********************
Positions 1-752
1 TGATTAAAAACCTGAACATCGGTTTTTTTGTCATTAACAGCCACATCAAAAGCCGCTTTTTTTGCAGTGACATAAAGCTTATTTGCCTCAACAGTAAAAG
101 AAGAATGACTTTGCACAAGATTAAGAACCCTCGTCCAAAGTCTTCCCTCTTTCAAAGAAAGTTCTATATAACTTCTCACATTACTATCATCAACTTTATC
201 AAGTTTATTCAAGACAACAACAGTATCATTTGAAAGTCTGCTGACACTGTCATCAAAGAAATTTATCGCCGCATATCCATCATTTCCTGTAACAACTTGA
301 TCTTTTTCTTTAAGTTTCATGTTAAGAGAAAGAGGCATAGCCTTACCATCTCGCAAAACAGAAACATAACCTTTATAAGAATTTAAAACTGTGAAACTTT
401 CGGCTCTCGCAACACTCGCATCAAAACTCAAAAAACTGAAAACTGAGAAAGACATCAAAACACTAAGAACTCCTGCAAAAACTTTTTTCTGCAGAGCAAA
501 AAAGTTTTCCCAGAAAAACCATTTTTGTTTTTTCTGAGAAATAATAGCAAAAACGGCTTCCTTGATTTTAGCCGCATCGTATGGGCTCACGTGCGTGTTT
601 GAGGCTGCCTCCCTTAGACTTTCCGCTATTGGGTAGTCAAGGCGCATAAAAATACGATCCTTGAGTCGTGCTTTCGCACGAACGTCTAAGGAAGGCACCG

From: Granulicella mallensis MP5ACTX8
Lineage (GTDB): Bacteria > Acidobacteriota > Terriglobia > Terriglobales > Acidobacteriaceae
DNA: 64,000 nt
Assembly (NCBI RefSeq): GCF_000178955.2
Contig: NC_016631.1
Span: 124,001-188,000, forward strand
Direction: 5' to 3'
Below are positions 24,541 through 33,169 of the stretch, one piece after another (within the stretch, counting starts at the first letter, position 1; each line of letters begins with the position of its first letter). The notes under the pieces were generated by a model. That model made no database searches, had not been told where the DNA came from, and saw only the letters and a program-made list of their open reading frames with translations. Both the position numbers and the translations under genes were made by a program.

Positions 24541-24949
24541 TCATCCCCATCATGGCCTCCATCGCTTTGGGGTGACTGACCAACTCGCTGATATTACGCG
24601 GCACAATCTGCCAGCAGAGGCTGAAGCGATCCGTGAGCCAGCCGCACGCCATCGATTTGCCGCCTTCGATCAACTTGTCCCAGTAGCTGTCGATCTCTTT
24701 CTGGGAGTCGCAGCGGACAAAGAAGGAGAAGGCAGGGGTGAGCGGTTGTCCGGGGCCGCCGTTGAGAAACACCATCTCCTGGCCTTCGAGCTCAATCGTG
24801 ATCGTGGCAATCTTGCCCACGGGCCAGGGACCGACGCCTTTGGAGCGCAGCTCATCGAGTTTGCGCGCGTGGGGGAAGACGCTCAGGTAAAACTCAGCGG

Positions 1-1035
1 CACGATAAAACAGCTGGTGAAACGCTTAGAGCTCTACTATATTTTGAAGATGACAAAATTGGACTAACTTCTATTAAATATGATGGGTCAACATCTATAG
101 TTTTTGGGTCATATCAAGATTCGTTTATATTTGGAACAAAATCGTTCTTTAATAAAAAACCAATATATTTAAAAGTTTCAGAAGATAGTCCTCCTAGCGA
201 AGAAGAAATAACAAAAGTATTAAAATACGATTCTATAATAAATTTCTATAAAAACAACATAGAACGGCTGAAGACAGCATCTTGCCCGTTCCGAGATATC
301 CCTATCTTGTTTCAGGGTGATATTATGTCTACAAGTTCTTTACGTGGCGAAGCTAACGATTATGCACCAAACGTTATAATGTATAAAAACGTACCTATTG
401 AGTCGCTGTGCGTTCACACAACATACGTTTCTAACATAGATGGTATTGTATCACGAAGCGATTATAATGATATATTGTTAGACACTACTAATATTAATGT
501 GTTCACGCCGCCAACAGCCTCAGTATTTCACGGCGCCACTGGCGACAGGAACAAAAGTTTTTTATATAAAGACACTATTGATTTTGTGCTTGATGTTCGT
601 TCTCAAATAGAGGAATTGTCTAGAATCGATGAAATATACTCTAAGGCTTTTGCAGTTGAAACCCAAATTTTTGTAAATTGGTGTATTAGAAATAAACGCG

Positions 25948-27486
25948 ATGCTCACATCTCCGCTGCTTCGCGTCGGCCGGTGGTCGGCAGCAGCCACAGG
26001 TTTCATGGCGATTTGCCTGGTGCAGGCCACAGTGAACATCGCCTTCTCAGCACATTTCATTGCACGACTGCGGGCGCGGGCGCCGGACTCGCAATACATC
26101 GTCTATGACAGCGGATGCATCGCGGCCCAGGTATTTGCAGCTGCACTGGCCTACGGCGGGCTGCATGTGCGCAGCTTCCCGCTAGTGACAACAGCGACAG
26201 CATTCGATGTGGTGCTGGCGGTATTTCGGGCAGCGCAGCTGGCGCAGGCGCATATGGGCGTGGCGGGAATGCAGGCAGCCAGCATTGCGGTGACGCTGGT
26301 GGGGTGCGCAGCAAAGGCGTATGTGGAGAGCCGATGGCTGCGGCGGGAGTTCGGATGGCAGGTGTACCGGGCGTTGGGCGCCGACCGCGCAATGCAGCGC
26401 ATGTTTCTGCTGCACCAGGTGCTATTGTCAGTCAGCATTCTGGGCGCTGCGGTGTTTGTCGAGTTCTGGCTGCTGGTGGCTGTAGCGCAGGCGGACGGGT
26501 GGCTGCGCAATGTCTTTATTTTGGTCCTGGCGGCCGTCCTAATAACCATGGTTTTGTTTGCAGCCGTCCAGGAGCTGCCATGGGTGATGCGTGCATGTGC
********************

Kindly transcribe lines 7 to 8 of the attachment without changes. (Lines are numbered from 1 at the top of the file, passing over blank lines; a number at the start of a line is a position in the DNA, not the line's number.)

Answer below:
501 AAAGTTTTCCCAGAAAAACCATTTTTGTTTTTTCTGAGAAATAATAGCAAAAACGGCTTCCTTGATTTTAGCCGCATCGTATGGGCTCACGTGCGTGTTT
601 GAGGCTGCCTCCCTTAGACTTTCCGCTATTGGGTAGTCAAGGCGCATAAAAATACGATCCTTGAGTCGTGCTTTCGCACGAACGTCTAAGGAAGGCACCG